Two weeks ago, this news outlet kicked off a statewide furor when we exclusively reported on a “Drag Queen Story Hour” event scheduled for 3:00 p.m. EST on Sunday, February 17 at the Five Forks Library in Simpsonville, South Carolina.
Well guess what … according to our law enforcement sources in Greenville County, S.C., this event has been called off.
Social conservatives were ebullient at the news of the cancellation.
“The Drag Queens had to cancel their event … on a technicality,” said Pressley Stutts, head of the Greenville County Tea Party (and a candidate for chairman of the county GOP).
What was the technicality?
Apparently, the organizers of the event – Mom’s Liberal Happy Hour SC – were using the EventBrite ticketing platform to manage access to the event, which goes against library policy.
“They were requiring EventBrite tickets to get into the event and it is a violation of library policy to require a ticket to an event, even if it’s free,” Stutts explained. “We WON! But the battle is not over … not by a long shot!”
In fact, Stutts told us his group is still planning on holding a scheduled rally later this week in opposition to the canceled event.
Multiple sources familiar with the cancellation of the event told us the ticketing issue had nothing to do with the library’s decision. Instead, they said it was a response to threats against their funding streams.
“The library caved because the Greenville legislative delegation threatened to strike all Greenville library system funding from the budget,” a source familiar with the situation told us.
Sources close to the delegation confirmed they worked with Greenville county council chairman Butch Kirven, who was said to have been “intimately involved” in getting the library to stand down.
Complaints against the “Drag Queen Story Hour” were initially lodged by Holly Putnam, wife of Joshua Putnam – a former state representative and the head of South Carolina’s largest social conservative advocacy organization. Putnam said her objection to the event was driven by its lack of age-appropriateness, not necessarily the gender of those participating.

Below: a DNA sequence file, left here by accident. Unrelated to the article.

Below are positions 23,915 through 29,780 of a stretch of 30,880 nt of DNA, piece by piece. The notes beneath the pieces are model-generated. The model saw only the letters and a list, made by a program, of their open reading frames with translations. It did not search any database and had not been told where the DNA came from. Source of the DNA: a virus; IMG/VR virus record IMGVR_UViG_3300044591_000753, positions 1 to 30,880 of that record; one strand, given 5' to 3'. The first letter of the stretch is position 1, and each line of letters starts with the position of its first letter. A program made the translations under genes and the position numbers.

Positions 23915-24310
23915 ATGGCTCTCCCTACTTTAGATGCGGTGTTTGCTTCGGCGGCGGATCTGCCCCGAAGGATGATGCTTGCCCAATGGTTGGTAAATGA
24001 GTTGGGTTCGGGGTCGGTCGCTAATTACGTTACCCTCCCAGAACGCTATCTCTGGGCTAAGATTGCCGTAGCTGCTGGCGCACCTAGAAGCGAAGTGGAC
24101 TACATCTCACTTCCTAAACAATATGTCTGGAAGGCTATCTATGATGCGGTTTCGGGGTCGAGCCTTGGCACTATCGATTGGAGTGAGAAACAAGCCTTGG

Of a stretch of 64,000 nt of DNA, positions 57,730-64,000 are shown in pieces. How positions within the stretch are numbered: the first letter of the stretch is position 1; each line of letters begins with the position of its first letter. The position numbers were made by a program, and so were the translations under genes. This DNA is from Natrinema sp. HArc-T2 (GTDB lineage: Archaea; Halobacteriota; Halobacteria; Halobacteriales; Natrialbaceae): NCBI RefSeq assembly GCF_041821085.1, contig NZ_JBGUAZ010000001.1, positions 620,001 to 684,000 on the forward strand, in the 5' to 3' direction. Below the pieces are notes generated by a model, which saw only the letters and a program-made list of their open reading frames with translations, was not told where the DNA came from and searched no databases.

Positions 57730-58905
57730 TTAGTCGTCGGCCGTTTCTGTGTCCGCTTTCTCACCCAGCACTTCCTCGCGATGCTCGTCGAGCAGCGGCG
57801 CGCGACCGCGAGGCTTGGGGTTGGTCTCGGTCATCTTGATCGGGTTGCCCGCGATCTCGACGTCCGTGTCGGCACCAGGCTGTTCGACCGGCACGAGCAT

“In the same light that a community would find it highly inappropriate for ‘adult female entertainment performers’ to appear in their industry attire within a publicly supported facility to read and interact with minors, it should be just as offensive for ‘adult drag queens’ who preform in similar sexually explicit attire and settings to conduct an event directed at children,” Putnam said. “This has nothing to do with the LGBT community but with the proper place to conduct such activities within a community, where children are present.”
We did not take a position on the issue …
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“As libertarians, this news outlet has no issue whatsoever with drag queens,” we wrote. “They are not our cup of tea, but whatever. To each their own. Similarly, we have no issue with parents who take their children to such events. We may not approve of their particular brand of parenting, but ultimately it is up to them – not us – to determine what is in the best interest of their children.”
Our objection to the whole situation was the fact that a government agency was once again being needlessly dragged into a culture war issue that ought to be settled in the marketplace …
In our view, libraries do not perform core functions of government – whether as repositories of books or as a venues for public meetings. Turn these two functions over to the private sector and the problem is solved. At that point, it would be up to the marketplace to determine the appropriateness (or lack thereof) of venues hosting such events.
UPDATE: Well, well … the event is now back on …
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